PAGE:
Power over others fills his empty days. He’s like one of those magicians that spin plates on poles. He wants to see how many women he can spin around at once and for how long he can cultivate for each one the illusion of perpetual motion, or of real love. Each time a plate falls to the ground and shatters, he enjoys it. Each life he destroys represents a personal triumph for him. With you and every other woman in his life he plays this sordid game. There’s nothing inside of him that can love you or anybody else.

The same logic applies to having a child or children with him. If he cheated on you and wasn’t there to support you meaningfully during the emotional and physical challenges of pregnancy, he’ll remain equally unreliable and unsupportive as you raise your child. If he treated you with disrespect and even contempt before you had a child together, that’s how he’ll continue to treat you afterwards. If he shirked his professional and personal duties before, he won’t be able to handle the most important responsibility of all, which is raising a child. And if he abused you, he will abuse your child, at the very least emotionally. The Loser will remain a loser no matter whom he attaches to because his evil actions reflect his true identity. He deliberately hurts others not because they’re not right for him, as he claims to shift the blame, but because he’s not right for anybody else.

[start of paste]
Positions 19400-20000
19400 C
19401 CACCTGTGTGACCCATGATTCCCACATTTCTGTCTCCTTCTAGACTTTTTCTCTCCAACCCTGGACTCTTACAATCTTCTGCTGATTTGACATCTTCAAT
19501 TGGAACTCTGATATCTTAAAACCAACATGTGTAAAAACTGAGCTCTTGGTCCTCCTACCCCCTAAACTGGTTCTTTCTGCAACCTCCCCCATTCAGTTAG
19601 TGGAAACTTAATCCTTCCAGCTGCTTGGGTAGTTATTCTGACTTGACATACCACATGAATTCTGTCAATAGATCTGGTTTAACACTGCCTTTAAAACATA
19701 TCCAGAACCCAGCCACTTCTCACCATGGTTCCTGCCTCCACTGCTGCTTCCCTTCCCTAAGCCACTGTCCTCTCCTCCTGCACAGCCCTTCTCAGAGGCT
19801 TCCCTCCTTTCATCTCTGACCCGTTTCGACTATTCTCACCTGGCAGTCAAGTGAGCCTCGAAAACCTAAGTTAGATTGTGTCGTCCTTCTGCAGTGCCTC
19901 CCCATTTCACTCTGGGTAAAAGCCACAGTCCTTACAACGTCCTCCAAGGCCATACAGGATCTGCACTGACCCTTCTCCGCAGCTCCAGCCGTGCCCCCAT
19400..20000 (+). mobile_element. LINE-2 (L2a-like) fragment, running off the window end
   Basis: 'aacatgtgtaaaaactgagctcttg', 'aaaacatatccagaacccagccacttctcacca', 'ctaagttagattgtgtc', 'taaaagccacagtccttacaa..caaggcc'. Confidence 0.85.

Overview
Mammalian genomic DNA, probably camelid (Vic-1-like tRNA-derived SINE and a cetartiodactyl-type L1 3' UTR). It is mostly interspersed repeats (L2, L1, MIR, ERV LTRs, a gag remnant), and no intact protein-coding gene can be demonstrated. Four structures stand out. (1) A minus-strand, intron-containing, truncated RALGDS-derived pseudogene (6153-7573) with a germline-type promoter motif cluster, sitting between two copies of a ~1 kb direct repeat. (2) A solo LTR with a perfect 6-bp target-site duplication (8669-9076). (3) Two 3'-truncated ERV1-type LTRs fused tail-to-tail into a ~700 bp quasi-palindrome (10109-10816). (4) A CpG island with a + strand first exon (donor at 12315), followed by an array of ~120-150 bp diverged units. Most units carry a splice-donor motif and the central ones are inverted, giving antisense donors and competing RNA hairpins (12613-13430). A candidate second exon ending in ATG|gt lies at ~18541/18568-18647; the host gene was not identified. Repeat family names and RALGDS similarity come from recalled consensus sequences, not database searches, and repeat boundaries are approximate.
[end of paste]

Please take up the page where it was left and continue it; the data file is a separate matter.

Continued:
Consequently, if you have a child or children with a psychopath, it’s doubly important for you to protect not just yourself from his noxious influence, but also your children. Dr. Liane Leedom wrote a very informative book on this subject, called Just Like His Father. Her message is not purely cautionary, but also one of hope. She emphasizes that there’s no chance whatsoever of having a mutually loving and respectful relationship with a psychopath. But there’s a lot of hope for raising your child to be a healthy and empathetic individual who is not just like his father.

Claudia Moscovici, psychopathyawareness

Dangerous Liaisons: How to Identify and Escape from Psychopathic Seduction


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The Psychopath Unmasked

What happens when a psychopath’s mask of sanity shatters? The result is rarely as spectacular as it was in the cases of Mark Hacking and Neil Entwistle. Fortunately, most psychopaths don’t commit gruesome murders. Even when they do, their crimes are rarely featured so prominently on the national news. But once you unmask a psychopath, the picture you come to see is very ugly and deeply disturbing.